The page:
48. Maria Therese Longworth Yelverton, Viscountess Avonmore, Teresina in America , 2 vols. (London: Richard Bentley & Son, 1875): 278. [BACK]

49. Quoted in Hayner, Hotel Life , 114. [BACK]

50. "Hotel Detective Constantly Battling Smart Criminals," Hotel World (March 3, 1923): 35; "Hotel Life as It Is and Was," Chambers Journal 21, 7th ser. (June 20, 1931): 441-451, 450; Hayner, Hotel Life , 93, 165. [BACK]

51. "Hotel Life as It Is and Was," 451; Hayner, Hotel Life , 167. [BACK]

52. Williamson, The American Hotel , 92. [BACK]

53. Philo Tower, Slavery Unmasked (Rochester, N.Y., 1856): 319, 321, 335-342; also quoted in Calhoun, A Social History of the American Family , 2:205. [BACK]

54. Hayner, "The Hotel," 7, quoting an engineer for the Illinois Bell Telephone Company. [BACK]

55. For examples of seasonal moves, see Hayner, Hotel Life , 65; Tucci, Built in Boston , 103; Siefkin, The City at the End of the Rainbow , 62. [BACK]

56. On the Del Monte, see Limerick, Ferguson, and Oliver, America's Grand Resort Hotels , 49, 100-107. On resort hotel architecture, see also Evers, Cromley, Blackmar, and Harris, Resorts of the Catskills . During any single decade, the truly elite frequented a relatively small number of resort hotels. Other classic examples of the upper-class resort around the turn of the century would include the Broadmoor in Colorado Springs, the Grove Park Inn in Asheville, North Carolina, and the Greenbrier at White Sulphur Springs, West Virginia. [BACK]

57. Henry James is quoted in Limerick, Ferguson, and Oliver, America's Grand Resort Hotels , 97, where the daily round is also listed. On activities, see also Betsy Blackmar, "Going to the Mountains: A Social History," in Evers, Cromley, Blackmar, and Harris, Resorts of the Catskills , 71-98. [BACK]

58. Blackmar, "Going to the Mountains," 79. [BACK]

59. Ibid., 72, 82-83; Limerick, Ferguson, and Oliver, Grand Resort Hotels , 51. [BACK]

60. Sexton, American Apartment Houses , 8. [BACK]

61. Three early leaders in Boston were all labeled as hotels: the Hotel Pelham; its neighbor, the Hotel Boylston; and the Hotel Hamilton, dating from 1857, 1870, and 1869, respectively. After 1900, apartments would reverse the direction of innovation and come to influence hotel design. On early experimental apartment houses and social hierarchy, see Gunther Barth, City People: The Rise of Modern City Culture in Nineteenth-Century America (New York: Oxford University Press, 1980): 46-50; James E. Vance, Jr., This Scene of Man (New York: Harper and Row, 1977): 391-406; and John Hancock, "The Apartment House in Urban America," in Anthony D. King, ed., Buildings and Society (London: Routledge and Kegan Paul, 1980): 151-189. On fashionable apartments, see James M. Goode, Best Addresses: A Century of Washington's Distinguished Apartment Houses (Washington, D.C.: Smithsonian Institution Press, 1988); Cromley, Alone Together ; Stern, "With Rhetoric: The New York Apartment House," 78-111. On the blurring of apartment and hotel, see also Williamson, The American Hotel , 270-271; Sexton, American Apartment Houses . [BACK]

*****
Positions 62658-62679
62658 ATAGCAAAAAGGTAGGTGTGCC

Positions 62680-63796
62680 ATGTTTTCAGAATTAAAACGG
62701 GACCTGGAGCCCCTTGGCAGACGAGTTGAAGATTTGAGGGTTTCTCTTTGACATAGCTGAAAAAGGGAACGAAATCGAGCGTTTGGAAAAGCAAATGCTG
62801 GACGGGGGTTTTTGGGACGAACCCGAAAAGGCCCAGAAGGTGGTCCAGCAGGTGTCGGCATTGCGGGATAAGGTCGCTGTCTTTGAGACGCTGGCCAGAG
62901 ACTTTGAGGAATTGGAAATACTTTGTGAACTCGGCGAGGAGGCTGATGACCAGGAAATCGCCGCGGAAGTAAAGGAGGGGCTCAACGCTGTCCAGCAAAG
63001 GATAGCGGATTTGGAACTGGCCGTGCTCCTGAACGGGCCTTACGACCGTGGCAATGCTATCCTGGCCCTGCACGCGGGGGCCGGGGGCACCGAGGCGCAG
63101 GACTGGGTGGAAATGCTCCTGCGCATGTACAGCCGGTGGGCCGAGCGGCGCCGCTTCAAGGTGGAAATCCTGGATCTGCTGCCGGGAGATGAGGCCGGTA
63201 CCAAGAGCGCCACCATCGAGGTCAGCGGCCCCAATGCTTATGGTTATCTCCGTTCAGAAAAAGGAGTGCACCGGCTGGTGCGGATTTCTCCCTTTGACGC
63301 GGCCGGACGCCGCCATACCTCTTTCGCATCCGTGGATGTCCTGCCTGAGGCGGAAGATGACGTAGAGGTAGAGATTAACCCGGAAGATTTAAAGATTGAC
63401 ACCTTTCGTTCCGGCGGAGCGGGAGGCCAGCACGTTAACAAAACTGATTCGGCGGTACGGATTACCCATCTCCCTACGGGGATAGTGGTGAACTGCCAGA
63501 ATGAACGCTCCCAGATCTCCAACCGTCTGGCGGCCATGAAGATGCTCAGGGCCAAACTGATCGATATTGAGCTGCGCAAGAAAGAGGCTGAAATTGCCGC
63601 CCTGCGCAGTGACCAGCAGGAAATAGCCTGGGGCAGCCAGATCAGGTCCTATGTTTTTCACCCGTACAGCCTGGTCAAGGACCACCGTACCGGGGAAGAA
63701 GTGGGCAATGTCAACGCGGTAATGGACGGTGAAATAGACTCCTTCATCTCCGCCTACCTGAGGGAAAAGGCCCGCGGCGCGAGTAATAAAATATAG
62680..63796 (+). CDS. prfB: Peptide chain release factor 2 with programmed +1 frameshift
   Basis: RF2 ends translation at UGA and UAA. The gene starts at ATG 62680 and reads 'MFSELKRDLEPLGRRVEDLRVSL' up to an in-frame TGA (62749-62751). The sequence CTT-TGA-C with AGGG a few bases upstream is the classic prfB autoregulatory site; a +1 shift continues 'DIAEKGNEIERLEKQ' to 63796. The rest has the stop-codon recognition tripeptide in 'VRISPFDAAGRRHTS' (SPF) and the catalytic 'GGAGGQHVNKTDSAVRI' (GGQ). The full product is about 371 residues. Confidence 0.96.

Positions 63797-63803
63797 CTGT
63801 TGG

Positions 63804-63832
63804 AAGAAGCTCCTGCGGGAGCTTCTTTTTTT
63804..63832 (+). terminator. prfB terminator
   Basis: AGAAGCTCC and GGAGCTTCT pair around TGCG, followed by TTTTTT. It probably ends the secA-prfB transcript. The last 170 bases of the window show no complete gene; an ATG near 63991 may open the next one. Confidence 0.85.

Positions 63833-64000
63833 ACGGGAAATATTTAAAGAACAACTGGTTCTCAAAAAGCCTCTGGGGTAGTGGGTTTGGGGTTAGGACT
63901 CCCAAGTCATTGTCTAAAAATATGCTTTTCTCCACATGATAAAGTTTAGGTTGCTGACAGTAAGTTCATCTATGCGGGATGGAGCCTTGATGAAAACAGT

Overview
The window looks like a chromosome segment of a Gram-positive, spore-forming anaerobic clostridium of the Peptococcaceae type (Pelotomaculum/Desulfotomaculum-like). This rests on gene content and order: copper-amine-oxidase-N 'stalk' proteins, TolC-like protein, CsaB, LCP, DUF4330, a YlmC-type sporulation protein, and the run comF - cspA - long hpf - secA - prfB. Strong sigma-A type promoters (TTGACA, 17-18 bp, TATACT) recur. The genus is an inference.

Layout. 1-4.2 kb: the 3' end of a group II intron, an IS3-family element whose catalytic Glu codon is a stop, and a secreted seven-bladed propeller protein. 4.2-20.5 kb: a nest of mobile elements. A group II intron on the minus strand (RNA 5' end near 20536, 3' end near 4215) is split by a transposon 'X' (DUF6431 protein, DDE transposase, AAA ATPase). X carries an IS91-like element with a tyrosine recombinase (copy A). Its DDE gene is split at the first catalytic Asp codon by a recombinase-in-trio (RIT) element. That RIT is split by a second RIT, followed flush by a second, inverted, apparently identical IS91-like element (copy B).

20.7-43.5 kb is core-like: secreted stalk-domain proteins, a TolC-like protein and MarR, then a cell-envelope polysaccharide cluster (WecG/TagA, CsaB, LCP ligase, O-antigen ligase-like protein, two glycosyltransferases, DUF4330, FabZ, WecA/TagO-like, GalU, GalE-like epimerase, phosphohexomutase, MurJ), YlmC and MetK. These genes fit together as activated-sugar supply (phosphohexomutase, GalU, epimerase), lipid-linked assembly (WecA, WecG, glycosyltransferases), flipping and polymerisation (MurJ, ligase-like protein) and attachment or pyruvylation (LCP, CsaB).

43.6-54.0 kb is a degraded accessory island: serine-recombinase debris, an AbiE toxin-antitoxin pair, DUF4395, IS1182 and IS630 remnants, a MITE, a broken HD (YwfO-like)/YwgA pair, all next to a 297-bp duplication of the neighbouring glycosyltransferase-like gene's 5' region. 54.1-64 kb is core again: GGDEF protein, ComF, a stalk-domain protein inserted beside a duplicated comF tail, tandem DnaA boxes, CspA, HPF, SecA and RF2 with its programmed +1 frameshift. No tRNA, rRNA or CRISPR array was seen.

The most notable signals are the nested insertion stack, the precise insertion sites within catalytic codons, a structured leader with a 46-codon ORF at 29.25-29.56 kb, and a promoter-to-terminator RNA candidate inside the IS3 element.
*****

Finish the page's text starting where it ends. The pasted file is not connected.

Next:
62. The radiator line comes from a sprightly and largely accurate summary of apartment evolution in Beard, "New York Squeezes into the 'Domestic Unit,'" 4; Alpern, Apartments for the Affluent ; Sexton, American Apartment Houses ; Westfall, "The Golden Age of Chicago Apartments." [BACK]

63. For example, see "Apartment House for Jones and Ellis Streets," San Francisco Chronicle (July 12, 1907), which mixes many of these terms. From 1903 to 1915, the San Francisco directory had only a single heading: "Apartments—Hotels." [BACK]

64. Environmental determinism is not invoked here but rather a structurationist explanation for the connections between the social and the physical, the individual and the social. See Allan Pred, Making Histories and Constructing continue

Human Geographies (Boulder: Westview Press, 1990); and Anthony Giddens, "Structuralism, Post-Structuralism and the Production of Culture," with Ira J. Cohen, "Structuration Theory and Social Praxis ," in Anthony Giddens and Jonathan Turner, eds., Social Theory Today (Stanford: Stanford University Press, 1987): 195-223, 273-308. [BACK]

65. On the palace hotel's role in innovation diffusion, see especially Boorstin, "Palaces of the Public," and Grier, "Hotels as Model Interiors." [BACK]

66. See Dell Upton, "Another City: The Changing Urban Landscape in Early Republican America," in Catherine Hutchins, ed., Everyday Life in the Early Republic, 1789-1828 (New York: W. W. Norton for Winterthur Publications, 1991). [BACK]

67. Henry James, The American Scene (Bloomington: Indiana University Press, 1968; first published in 1907): 102. [BACK]